Safe, Fresh And Island-grown

Jo McGarry
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Wednesday - April 08, 2009
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First it was spinach, then tomatoes and lettuce. When it affected peanut products, even the president had something to say. And last week a pistachio factory in Fresno, Calif., recalled 2 million pounds of a product previously considered a health food. Forty-six states have reported deaths and illness from salmonella-related illnesses since the recall of 13 million pounds of almonds in 2004, and even in Hawaii, reports of rat lung worm disease transported through food caused concern on the Big Island last month.

Watching what you eat has taken on a whole new meaning.

But if you’re seeking out organic produce because you think you’re eating healthier and are immune to contamination, you might be in for a shock.

“People think that organic means better or fresher,” says Hawaii Farm Bureau Federation president Dean Okimoto. “It doesn’t.”


Almost 98 percent of Hawaii’s organic food is imported. How can that be fresher - or safer - than locally grown food?

“To me, the issue here is about safe food,” says Okimoto. “Those people on the Big Island got sick after eating organically grown backyard greens - you simply cannot control slugs without some form of pesticide.”

At Nalo Farms, they’re so sure that the FDA is going to turn its attention to safe food and begin legislative measures to reduce the risks of mass contamination, they’ve invested in a multimillion-dollar processing plant to kill more than 99 percent of bacteria on their island-grown greens.

“I think it will be federally mandated really soon,” says Okimoto of his safer food practices. “We’re just staying ahead of the game.”

And here’s something else you might want to consider next time you’re choosing organic Mainland produce over locally grown.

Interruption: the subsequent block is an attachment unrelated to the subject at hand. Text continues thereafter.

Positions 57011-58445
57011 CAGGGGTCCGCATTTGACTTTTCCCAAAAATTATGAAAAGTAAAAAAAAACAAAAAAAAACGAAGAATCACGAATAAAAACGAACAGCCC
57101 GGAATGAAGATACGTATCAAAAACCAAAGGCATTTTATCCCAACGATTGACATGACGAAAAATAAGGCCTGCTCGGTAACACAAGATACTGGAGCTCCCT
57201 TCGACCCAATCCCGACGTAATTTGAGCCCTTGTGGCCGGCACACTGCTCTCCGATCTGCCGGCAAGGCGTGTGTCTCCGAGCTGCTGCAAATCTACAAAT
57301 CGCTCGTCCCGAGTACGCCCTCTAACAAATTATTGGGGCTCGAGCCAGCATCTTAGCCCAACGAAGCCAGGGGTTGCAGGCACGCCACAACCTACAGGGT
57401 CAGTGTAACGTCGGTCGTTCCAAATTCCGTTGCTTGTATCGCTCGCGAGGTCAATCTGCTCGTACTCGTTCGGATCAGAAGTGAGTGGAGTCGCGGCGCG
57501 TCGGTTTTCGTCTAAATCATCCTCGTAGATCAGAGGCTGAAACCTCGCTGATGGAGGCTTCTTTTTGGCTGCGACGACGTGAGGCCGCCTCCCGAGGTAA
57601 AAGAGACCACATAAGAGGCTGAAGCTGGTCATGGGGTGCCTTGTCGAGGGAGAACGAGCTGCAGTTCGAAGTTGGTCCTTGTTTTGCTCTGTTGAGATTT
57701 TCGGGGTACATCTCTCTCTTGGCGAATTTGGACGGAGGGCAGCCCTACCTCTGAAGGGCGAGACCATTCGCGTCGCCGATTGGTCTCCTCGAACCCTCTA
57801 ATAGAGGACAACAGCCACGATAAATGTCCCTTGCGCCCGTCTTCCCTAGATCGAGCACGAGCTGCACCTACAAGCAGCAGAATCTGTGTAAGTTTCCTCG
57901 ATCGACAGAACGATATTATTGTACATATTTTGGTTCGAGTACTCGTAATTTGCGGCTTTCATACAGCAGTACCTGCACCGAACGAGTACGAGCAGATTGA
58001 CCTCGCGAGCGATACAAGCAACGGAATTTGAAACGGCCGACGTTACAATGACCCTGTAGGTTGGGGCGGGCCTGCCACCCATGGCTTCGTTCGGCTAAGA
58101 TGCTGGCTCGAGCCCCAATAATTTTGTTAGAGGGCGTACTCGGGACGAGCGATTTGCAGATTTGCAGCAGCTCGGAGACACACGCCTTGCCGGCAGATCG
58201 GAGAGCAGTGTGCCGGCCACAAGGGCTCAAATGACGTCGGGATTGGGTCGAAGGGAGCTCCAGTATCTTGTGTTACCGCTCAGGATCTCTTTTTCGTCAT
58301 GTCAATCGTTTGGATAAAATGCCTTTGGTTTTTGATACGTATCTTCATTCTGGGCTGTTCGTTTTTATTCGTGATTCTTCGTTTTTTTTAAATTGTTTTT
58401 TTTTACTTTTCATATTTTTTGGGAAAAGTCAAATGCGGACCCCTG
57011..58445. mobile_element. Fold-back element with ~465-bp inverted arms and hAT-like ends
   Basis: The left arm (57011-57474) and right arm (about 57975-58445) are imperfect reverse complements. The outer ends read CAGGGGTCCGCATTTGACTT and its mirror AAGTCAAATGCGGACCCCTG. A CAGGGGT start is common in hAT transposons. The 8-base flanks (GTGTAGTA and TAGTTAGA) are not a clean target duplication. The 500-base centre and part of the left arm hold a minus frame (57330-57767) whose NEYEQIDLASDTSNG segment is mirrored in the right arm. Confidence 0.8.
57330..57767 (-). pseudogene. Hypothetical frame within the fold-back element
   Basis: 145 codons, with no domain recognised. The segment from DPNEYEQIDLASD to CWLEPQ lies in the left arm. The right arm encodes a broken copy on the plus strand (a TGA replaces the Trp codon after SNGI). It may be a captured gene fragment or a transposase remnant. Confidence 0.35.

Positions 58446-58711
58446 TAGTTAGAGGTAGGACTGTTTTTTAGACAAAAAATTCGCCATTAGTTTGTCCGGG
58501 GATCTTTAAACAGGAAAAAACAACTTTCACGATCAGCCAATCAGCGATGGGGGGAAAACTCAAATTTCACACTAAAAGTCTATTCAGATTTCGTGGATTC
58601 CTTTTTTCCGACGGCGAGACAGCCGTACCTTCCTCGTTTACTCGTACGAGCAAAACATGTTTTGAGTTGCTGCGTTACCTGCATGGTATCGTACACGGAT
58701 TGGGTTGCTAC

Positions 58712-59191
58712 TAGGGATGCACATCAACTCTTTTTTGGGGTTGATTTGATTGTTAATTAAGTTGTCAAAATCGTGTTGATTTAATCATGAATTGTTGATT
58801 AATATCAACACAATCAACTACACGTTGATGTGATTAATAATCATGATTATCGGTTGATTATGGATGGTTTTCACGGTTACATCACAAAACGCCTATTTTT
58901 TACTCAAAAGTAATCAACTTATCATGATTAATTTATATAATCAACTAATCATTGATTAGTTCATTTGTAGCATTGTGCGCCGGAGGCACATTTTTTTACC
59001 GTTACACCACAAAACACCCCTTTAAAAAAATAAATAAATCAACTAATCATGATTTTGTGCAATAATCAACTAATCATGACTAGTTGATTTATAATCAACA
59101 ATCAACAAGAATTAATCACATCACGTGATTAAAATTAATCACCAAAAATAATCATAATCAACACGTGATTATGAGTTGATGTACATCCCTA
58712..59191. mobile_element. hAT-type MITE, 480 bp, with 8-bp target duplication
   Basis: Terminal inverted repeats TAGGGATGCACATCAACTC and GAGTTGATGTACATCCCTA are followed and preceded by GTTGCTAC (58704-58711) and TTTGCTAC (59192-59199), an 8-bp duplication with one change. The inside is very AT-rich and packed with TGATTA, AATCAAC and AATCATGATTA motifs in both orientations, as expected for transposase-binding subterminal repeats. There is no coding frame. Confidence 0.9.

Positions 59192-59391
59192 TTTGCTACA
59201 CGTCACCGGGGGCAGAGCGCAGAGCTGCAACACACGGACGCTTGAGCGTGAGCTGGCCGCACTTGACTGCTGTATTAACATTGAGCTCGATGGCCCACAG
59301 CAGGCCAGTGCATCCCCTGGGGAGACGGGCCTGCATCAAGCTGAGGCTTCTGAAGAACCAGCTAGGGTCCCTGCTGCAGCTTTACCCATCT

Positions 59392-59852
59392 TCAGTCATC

“Anytime you’re bringing food into the Islands, there’s a potential to introduce pests,” says Okimoto. “With most of our organic food being imported from the Mainland, it’s a cause for concern.”

Okimoto is keen to see more organic foods grown in Hawaii to feed ever-growing consumer demands and a more-educated buying public, but he is adamant that safe food is the priority over anything else. “Our greens would be graded organic if we simply stopped using slug bait around the perimeter of the farm,” he says, “but we’re not prepared to do that. To me, safe food is more important than anything.”

So, how do you know what you’re eating? Get to know the people growing your food.

“Farmers who practice safe methods will tell you what they use and where they use it, ” says Okimoto. “There’s not a farm in Hawaii that’s not using some kind of pesticide, but if the farmer tells you what he’s using before harvesting the produce, then you should be reassured he’s taking your health concerns seriously.”

With the continuing growth of farmers markets around the Islands, it’s getting easier all the time to reach out to growers and farmers. Anew market opened this past weekend in Haleiwa, joining the Farm Bureau Federation markets in Mililani, Honolulu, Waianae and Kailua, as well as smaller community markets islandwide.

Ask your local supermarket to stock local produce. Safe, fresh food is a priority for us all.

As President Obama said, “No parent should have to worry that their child is going to get sick from their lunch.”

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